It’s about seven songs into the new Frog Eyes “comeback” LP – its first since 2018’s curtain-call Violet Psalms, a three-year hiatus, and frontman Carey Mercer’s wondrous one-off as Soft Plastics – that the band gets down to the matter at hand: why break up the break up? The hints are dropped in the song “Scottish Wine,” a pretty good, pretty straight-forward little number with an excellent bridge or two of warped electric guitars. Mercer, ever the storyteller, confronts the group’s reappearance after a self-declared end of sorts. “These are sad, sad, sad songs/ Why would I write such sad, sad songs?” he croons. “I am compelled to write such sad, sad songs.” Or maybe, if we’re digging, there’s the more direct epigraph at the beginning of the 10-track LP’s last song: “Everything dies/ and everything glows.” It’s tough to say. Frog Eyes – and Mercer, in particular – always have erred on the side of the mystical and arcane. And, God bless them, their first of what we hope will be many reunion LPs is no retreat from the weird and wonderful pathway they tread. There’s the nut graf.
The Bees, the Vancouver collective’s latest offering, is a vibrant, highly textured and even nuanced LP, full of the kind of life and wonder that many bands can no longer summon this far into their tenure. Yes, yes, there are some staples. Anyone who follows Frog Eyes will cop a smile at the LP’s familiar first single, “When You Turn on The Light,” an excellent piece that seems to feature some of the band’s trademark little signatures and oxymorons. But there’s rich, unexpected helpings here, too, namely the record’s title track. The song “The Bees,” landing in the number two spot, starts off as a pensive kind of murder ballad, the wrapped-around digital delay of the guitar threatening to unravel the whole thing. But, after a direct assault from Mercer’s guitar about two-thirds of the way through, the piece is reborn as a psych-rock instrumental, the digital delay swirling in every direction, and the only anchor falling to drummer Melanie Campbell’s spartan beat. It’s enthralling and surprising stuff from a band with this much of a time-worn discography behind them.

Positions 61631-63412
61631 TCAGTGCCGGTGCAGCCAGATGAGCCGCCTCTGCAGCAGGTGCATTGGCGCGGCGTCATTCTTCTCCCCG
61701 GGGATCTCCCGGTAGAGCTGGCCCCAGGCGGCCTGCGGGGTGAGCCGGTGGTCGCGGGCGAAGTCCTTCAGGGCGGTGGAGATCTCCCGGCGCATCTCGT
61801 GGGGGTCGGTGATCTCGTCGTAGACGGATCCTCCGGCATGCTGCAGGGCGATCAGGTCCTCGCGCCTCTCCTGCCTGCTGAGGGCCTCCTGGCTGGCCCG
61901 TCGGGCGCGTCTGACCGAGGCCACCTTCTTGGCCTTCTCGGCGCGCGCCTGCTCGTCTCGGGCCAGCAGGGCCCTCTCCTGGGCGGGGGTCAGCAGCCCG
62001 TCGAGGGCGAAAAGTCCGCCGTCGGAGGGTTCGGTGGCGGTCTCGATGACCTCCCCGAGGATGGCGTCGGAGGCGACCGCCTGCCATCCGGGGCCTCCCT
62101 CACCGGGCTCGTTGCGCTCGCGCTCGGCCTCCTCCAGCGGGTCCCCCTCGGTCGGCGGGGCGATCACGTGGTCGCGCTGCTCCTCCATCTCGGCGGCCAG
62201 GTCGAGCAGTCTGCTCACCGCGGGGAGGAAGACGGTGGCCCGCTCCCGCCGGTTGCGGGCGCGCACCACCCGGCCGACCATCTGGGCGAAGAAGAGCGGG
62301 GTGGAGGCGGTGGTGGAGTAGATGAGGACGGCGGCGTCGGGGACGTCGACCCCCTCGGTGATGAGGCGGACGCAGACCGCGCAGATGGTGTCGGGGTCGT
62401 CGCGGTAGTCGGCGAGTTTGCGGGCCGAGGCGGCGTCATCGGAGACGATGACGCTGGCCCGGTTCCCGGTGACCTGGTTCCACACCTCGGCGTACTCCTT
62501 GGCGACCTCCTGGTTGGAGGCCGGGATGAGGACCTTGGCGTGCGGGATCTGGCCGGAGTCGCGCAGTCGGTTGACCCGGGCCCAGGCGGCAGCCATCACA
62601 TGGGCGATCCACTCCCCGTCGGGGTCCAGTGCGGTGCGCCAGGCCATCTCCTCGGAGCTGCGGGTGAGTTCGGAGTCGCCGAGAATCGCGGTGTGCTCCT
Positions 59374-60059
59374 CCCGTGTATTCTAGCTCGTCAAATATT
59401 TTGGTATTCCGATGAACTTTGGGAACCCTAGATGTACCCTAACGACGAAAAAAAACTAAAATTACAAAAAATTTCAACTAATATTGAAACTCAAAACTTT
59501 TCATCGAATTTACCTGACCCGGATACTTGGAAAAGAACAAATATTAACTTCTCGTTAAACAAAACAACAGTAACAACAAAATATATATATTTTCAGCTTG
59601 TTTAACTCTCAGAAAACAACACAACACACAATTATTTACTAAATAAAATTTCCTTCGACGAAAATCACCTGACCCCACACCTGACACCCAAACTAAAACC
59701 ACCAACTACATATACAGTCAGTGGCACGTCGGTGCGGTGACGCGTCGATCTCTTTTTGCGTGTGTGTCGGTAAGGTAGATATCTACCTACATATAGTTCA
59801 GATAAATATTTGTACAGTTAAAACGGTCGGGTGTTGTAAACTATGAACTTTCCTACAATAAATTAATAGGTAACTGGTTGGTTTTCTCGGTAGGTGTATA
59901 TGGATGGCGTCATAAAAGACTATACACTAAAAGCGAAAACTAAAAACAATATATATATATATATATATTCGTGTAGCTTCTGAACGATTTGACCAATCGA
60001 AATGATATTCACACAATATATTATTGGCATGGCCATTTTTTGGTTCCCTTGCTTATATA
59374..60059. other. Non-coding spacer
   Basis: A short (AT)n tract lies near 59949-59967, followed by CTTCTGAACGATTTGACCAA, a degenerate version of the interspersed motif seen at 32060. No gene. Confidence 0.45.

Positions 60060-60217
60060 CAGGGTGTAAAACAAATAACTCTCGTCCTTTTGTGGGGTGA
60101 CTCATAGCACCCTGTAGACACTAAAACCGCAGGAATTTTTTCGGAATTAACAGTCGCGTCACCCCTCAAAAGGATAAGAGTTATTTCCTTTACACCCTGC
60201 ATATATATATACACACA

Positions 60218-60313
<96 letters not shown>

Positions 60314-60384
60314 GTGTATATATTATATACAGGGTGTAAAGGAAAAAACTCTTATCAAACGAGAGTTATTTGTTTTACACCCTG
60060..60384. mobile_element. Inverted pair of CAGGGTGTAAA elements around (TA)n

The excellent “Rainbow Stew” and “He’s A Lonely Song,” a pop-rock nugget, are fleshed out by Mercer’s warbly electric guitar and his quirky vocal timbre. (The latter piece has a great moment where Mercer, as a child, is pondering the death of God and his father feeds him an unforgettable line I’ll let you hear for yourself.) The bouncy “I Was An Oligarch” is a fun blast of Dead Milkmen punk energy. “Here Is A Place to Stop,” with its obvious, read-it-plain title, is musically anything but obvious, and the synths, in particular, lead a narrative that, in true Mercer fashion, twists with the subconscious through some fascinating terrain. There are a lot of really great songs here.
So, what can we come to expect from this new iteration of Frog Eyes, which essentially has revolved around the marriage (literal and figurative) of Mercer and Campbell? Instead of burying the ledes and building up from there, a tactic that worked quite well on recent tracks like the epic “I Ain’t Around Much,” from Pickpocket’s Locket, the group relies heavily on live recording here and that leads to an excitement and a kind of rawness that could point in any number of directions. There’s a lot of possibilities when the record stops spinning about what could come next – and we don’t have to tell you bands 20 years into their runs don’t often come off as so sonically daring. The Bees, in short, is a rebirth LP worthy of Mercer and Campbell’s better work to date. There’s plenty for the critics to pick at but, when you’re done drawing up the measurements, it’s a goddamn pleasure to spin. And it will leave you spinning. — Justin Vellucci, Spectrum Culture, May 4, 2022